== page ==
To come up with this idea I asked myself who would be disappointed if no one in the world were willing to do any job resembling mine anymore and what would they be losing, then optimized the generated examples for salience and awesomeness.

Comment author: dugancm 14 November 2012 05:26:50AM 11 points [-]

Took the entire survey and all extra credit questions in one go; minus ACT, SAT2400 and Respectable(tm) IQ scores since I don't have them, and </=140 character LW description because I was starting to get tired after the 40 min. IQ test.

So much fun! I'm very curious to see the results.

Comment author: dugancm 12 September 2012 03:52:53AM *  1 point [-]

Meetup report! We had a total of 4 Attendees plus a well behaved infant. Much lower than usual, but not unexpected due to scheduling issues.

Meta-meetup discussion: Nominated planner for next meetup. It has been suggested that in the future, if an organizer/presenter cannot make it to their meetup, that it not be postponed unless at least 3-7 days notice can be given (since not everyone checks their email, facebook and/or the Less Wrong posting daily).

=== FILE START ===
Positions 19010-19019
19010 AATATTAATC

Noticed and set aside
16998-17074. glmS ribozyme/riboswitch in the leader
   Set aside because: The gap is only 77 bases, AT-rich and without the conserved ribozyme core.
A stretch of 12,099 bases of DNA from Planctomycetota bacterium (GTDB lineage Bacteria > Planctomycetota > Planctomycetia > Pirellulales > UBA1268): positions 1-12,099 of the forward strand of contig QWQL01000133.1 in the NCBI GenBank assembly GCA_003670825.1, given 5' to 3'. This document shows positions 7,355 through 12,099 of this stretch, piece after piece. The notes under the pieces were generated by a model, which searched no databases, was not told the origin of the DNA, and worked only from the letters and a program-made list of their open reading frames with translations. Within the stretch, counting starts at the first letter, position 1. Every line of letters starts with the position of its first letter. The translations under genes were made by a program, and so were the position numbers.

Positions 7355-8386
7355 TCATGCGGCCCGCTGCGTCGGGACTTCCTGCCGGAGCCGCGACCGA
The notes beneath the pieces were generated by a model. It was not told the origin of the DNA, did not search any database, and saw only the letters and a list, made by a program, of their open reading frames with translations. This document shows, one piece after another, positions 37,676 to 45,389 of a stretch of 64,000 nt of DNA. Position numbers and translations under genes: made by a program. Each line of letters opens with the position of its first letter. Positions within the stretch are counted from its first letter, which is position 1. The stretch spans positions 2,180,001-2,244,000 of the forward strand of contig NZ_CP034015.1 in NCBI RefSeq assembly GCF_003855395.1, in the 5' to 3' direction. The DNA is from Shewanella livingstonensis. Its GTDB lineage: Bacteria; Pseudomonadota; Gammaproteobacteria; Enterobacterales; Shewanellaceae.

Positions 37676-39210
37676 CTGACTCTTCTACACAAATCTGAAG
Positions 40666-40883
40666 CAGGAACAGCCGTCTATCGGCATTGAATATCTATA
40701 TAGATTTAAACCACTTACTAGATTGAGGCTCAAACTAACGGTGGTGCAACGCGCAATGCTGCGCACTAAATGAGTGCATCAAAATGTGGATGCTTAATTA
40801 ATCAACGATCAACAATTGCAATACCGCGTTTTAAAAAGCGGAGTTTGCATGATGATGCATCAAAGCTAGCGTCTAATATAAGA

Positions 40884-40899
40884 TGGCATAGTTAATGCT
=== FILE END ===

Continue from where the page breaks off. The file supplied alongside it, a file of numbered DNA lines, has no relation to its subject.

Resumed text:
Presentation: Skipped in favor of scouting the area as a location for future meetups. While I'm currently re-working the whole thing (found some critical flaws), it should be ready again by the meetup after next if there is interest.

Location Impressions: While the Wine Loft's menu isn't designed for eating a full meal, the indoor seating and ambiance are great for running group exercises or just being social. Very lounge like, with couches, cushions and easily moveable, low-to-the-ground tables. The outdoor seating is a little cramped and loud for my tastes, as it's small and adjacent to the main thoroughfare off the expressway, but well shaded and cool this time of year. They're also mostly empty on Sundays prior to 9 p.m., so we should be able to conquer a nook fairly easily even without a reservation; and that shouldn't be a problem as long as our expected group size doesn't fall below 6.